So many cultures have wonderful ways with the noodle—whether tossed in a sauce or simmered in a soup, they evoke comfort in every country in which they are eaten. The Chinese are responsible for the almighty ingredient, according to Jen Lin-Liu, the author of On the Noodle Road (Riverhead), whose references stem back to China in the third century A.D. East and West, here are some of the best varieties at eateries around the globe.
PHO Ho Chi Minh, Vietnam
The Vietnamese typically start their day with the steaming bowl of noodle soup known as pho (pronounced “fuh”). It fuels the economy of street stalls that dish out rice-flour noodles into rich beef or chicken broths, aromatic with herbs and spices such as clove, star anise, and basil, and garnished with crisp vegetables like bean sprouts and green onion. It’s not hard to hunt down a good one in Vietnam’s largest city. One stand-out, Pho 2000, promotes that it serves “pho for the President,” commemorating a visit from Bill Clinton in 2000.
KHEER New Delhi, India
While the Vietnamese may relish a breakfast of noodles, that’s what’s for dessert in India. Kheer is a sweet pudding made by slow-cooking vermicelli noodles with milk, sugar, dried fruit, and cardamom. It is a common treat available from the humblest of street vendors to one of the best restaurants in the world. Dum Pukht, as a matter of fact—number 17 on the San Pellegrino list of 50 Best Restaurants in Asia—serves a stunning version enhanced with rose petals. itchotels.in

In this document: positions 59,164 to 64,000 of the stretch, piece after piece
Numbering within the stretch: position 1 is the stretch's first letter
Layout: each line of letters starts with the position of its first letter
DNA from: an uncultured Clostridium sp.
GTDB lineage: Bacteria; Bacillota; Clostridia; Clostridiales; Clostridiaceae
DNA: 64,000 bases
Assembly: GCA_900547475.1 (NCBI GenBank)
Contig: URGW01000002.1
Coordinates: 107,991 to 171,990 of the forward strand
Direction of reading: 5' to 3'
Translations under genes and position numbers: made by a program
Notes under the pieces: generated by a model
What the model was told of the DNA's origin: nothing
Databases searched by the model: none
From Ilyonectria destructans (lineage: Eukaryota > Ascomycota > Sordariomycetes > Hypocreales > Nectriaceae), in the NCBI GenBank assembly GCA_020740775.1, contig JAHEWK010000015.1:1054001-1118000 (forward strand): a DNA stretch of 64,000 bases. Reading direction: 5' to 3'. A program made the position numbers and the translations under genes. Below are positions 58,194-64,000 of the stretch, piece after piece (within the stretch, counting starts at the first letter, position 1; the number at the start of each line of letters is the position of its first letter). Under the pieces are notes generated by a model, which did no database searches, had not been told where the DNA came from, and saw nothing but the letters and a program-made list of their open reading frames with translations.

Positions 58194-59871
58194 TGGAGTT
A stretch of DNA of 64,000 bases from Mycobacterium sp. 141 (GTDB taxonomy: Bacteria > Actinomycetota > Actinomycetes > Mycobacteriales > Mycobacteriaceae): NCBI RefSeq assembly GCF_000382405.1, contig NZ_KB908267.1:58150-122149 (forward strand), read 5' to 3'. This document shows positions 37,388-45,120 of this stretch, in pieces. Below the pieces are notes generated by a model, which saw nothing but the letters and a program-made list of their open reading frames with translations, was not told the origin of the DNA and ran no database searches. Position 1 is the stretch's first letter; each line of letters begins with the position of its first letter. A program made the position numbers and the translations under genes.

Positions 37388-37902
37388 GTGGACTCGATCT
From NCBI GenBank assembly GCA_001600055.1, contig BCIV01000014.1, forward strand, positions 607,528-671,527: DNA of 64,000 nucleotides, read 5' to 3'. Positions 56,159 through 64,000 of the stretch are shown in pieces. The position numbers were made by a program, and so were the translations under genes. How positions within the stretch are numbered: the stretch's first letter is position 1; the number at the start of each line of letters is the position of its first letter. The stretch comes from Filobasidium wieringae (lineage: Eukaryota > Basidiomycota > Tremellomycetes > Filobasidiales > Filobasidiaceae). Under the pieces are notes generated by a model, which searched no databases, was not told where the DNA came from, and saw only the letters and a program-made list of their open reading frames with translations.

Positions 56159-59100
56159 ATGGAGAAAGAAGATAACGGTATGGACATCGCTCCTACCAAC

RAMEN Yokohama, Japan
Though it may bring to mind quick meals in a college dorm room, ramen is actually one of the most revered of noodles in Japan—so much so that there are three museums devoted to it. The original, the Shin-Yokohama Ramen Museum, which opened in 1994, not only chronicles the history of the thin, long, wheat noodles, but also includes a replica of a Japanese streetscape from 1958, the year instant ramen was invented. There, ramen shops serve different variations, offering light or thick broth, curly or straight noodles, and garnished with meat, fish, or vegetables. Note: Slurping is not only tolerated, it’s encouraged! raumen.co.jprestaurantelilla.es
PASTA Florence, Italy
Perhaps the most commonly thought-of noodle, the popularity of pasta has spread well beyond Italy. But there’s one place to try your hand at making it, and that is in its very homeland.
There are few more scenic settings in which to learn than the Michelangelo-designed Villa San Michele in Florence—once a 15th-century monastery, now a luxury hotel and cooking school. Chef Attilio di Fabrizio kicks off his annual, intensive three-day pasta-making course each spring, where participants walk away with a newfound appreciation for the art of regional spins on the famous Italian meal. belmond.com
Fideuà Valencia, Spain
Known as “pasta paella,” Fideuà contains thin vermicelli noodles subbing in for the usual rice in Spain’s national dish. Seafood, such as shrimp, squid, and monkfish, are also essential parts of the plate, which is usually garnished with lemon or aioli.
Fideuà also comes with a wonderful folkloric history. The story goes that the dish was invented in the early 20th century by a cook onboard a fishing boat. The cook was so skilled at making traditional rice paella that the captain would gobble it down, leaving little for the other fishermen. In order to discourage the captain’s over-indulgence, the cook decided to change the ingredients and make the paella with noodles. His plan, however, backfired: Not only did the captain become even more obsessed with this dish, the entire Valencian community did as well.
The region is so fond of its Fideuà that a competition is held each June: the Fideuà International Contest. The beachside restaurant L’illa, opened in 1987, is a local favorite and one-time champion. restaurantelilla.es